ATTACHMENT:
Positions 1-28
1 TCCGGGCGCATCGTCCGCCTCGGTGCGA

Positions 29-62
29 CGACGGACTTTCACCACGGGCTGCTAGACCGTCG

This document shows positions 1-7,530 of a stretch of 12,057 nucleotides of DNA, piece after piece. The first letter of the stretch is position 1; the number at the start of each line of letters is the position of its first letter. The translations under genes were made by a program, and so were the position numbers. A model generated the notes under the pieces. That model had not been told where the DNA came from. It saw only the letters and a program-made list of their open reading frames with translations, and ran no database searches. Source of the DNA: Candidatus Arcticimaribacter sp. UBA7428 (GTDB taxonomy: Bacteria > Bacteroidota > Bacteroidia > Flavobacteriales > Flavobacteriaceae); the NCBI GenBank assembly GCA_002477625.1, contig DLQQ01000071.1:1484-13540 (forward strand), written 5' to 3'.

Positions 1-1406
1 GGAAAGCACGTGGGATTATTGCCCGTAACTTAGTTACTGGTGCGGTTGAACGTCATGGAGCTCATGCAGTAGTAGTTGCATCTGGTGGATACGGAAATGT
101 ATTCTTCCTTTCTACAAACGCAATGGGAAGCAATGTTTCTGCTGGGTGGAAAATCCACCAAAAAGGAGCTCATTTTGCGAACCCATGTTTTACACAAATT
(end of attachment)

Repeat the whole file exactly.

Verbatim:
Positions 1-28
1 TCCGGGCGCATCGTCCGCCTCGGTGCGA

Positions 29-62
29 CGACGGACTTTCACCACGGGCTGCTAGACCGTCG

This document shows positions 1-7,530 of a stretch of 12,057 nucleotides of DNA, piece after piece. The first letter of the stretch is position 1; the number at the start of each line of letters is the position of its first letter. The translations under genes were made by a program, and so were the position numbers. A model generated the notes under the pieces. That model had not been told where the DNA came from. It saw only the letters and a program-made list of their open reading frames with translations, and ran no database searches. Source of the DNA: Candidatus Arcticimaribacter sp. UBA7428 (GTDB taxonomy: Bacteria > Bacteroidota > Bacteroidia > Flavobacteriales > Flavobacteriaceae); the NCBI GenBank assembly GCA_002477625.1, contig DLQQ01000071.1:1484-13540 (forward strand), written 5' to 3'.

Positions 1-1406
1 GGAAAGCACGTGGGATTATTGCCCGTAACTTAGTTACTGGTGCGGTTGAACGTCATGGAGCTCATGCAGTAGTAGTTGCATCTGGTGGATACGGAAATGT
101 ATTCTTCCTTTCTACAAACGCAATGGGAAGCAATGTTTCTGCTGGGTGGAAAATCCACCAAAAAGGAGCTCATTTTGCGAACCCATGTTTTACACAAATT